Hermitage: Strange Case Files (Review)
Where To Get It: Steam
Content Warning: The game contains mentions of abuse, bullying, self harm, drugs, and suicide. Although TMW has not managed to fully check the CWs, they assume there are more, but these alone are biggies for a fair few folks.
Well… That’s been one hell of a ride.
Yeah, sometimes all you can really say as an opener is something so simple, because Hermitage: Strange Case Files is an emotional rollercoaster, and, naturally for a horror adventure game with obvious Lovecraft influences, it’s a deeply unsettling experience at times.
Slight, yet important tangent here, because I know something’s going to be said: Yes, Lovecraft was a racist fuck to the point where even his peers went “Whoooooah there, buddy!” Yes, a lot of his work has racism, and indeed, much of the subtext and theming is racist as fuck too. But if you are to judge a later work riffing on the created mythos, not on its own merits, but just as a sentence that starts with “This person liked Lovecraft’s work, ergo, they are -”, you’re doing a disservice to the creator in question.
Okay, that said, let’s go into it. Hermitage: Strange Case Files is a supernatural mystery visual novel, mostly from the perspective of a bookshop owner whose landlord is… Mysterious, and knows more than they’re letting on, his lawyer cum investigator friend, and the various people who are caught up in horrors that said trio help solve. The first chapter is available as a free demo, and oh boy, it’s a doozy. A private school. Bullying. Strange dreams that prove to be real. I would definitely say, if you have a trauma trigger about school bullying, that the descriptions are uncomfortably on point. In each chapter, there are only a few puzzles, the majority of which are to do with sliding clues onto questions to answer them (three per question), with three chances on each, and a bad ending awaiting if, well, you fuck any of them up.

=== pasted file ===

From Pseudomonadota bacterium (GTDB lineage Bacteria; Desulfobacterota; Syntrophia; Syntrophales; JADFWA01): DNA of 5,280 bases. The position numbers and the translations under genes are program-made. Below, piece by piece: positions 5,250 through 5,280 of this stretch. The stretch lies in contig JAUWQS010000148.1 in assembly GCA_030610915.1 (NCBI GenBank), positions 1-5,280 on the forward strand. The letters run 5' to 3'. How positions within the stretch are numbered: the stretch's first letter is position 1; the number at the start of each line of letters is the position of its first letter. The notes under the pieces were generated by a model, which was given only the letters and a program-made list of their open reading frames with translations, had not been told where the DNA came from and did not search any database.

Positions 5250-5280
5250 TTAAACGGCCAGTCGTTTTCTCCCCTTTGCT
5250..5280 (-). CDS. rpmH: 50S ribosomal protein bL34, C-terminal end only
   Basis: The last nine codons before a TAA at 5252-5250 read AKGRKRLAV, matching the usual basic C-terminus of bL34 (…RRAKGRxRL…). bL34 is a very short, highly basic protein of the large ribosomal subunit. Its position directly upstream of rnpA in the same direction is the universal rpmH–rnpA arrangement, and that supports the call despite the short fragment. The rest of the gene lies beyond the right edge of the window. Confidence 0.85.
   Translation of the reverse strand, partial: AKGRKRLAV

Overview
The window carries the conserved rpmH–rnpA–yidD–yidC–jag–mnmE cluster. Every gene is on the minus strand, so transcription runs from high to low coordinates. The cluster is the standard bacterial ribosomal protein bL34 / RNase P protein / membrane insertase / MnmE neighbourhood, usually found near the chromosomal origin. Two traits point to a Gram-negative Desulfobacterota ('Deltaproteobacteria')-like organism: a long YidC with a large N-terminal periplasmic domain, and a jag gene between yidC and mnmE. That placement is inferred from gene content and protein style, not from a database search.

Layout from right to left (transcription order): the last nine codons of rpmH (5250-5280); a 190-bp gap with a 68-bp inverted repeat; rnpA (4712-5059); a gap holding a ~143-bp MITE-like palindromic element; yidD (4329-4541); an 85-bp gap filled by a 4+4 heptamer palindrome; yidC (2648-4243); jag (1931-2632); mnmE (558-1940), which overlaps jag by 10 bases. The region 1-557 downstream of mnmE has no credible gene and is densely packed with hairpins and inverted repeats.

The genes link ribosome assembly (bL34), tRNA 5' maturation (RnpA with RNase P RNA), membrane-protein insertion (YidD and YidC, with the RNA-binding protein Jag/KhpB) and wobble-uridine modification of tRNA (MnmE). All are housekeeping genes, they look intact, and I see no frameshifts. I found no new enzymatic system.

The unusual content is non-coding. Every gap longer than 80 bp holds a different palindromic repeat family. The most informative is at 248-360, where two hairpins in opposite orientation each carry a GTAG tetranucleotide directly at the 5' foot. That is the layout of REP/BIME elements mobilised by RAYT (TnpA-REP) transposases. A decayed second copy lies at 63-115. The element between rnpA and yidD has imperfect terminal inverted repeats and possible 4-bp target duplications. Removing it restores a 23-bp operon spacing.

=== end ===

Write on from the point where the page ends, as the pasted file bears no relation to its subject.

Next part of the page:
So, let’s get the bad out the way: Scarlet text on a dark transparent box, with sometimes dark backgrounds? HAVE. COLOURBLINDNESS. OPTIONS. Some of the questions, perhaps due to the translation from Chinese to English, are worded in such a way that you likely won’t get it the first time, and sometimes, when you click to fast forward text before clicking again to skip the line… Well, it just skips the line before it’s done. Okay. That’s the bad out the way.
The writing is good. It will frustrate some folks to know that it has the feel of a sequel at the beginning, but most things get revealed by the end, don’t worry. It’s descriptive, it’s emotive (oh boy is it emotive), and the characters, even the ones who are introduced for only one chapter, are fleshed out as well as they can be for their screentime. It draws you in, and I honestly didn’t realise the first chapter took almost 2 hours, because, well, there were only five puzzles (technically four), and the writing drew me in.
Aesthetically, apart from the aforementioned accessibility issue, it’s styling… The character designs are sharp, an ink and airbrush style you often see in manhua, with the occasional more painted look, the menus of the game fit the mood and theme of a mystery game well, the locations are nice, and the soundtrack and ambient sound… Mmmm, chef’s kiss, it’s good stuff.
So yes, if you like horror, if the content warnings don’t turn you off, and if you like a nice visual novel to keep you up at night, then Hermitage is a definite recommendation from me.
Have. Colourblindness. Options. This is not a request.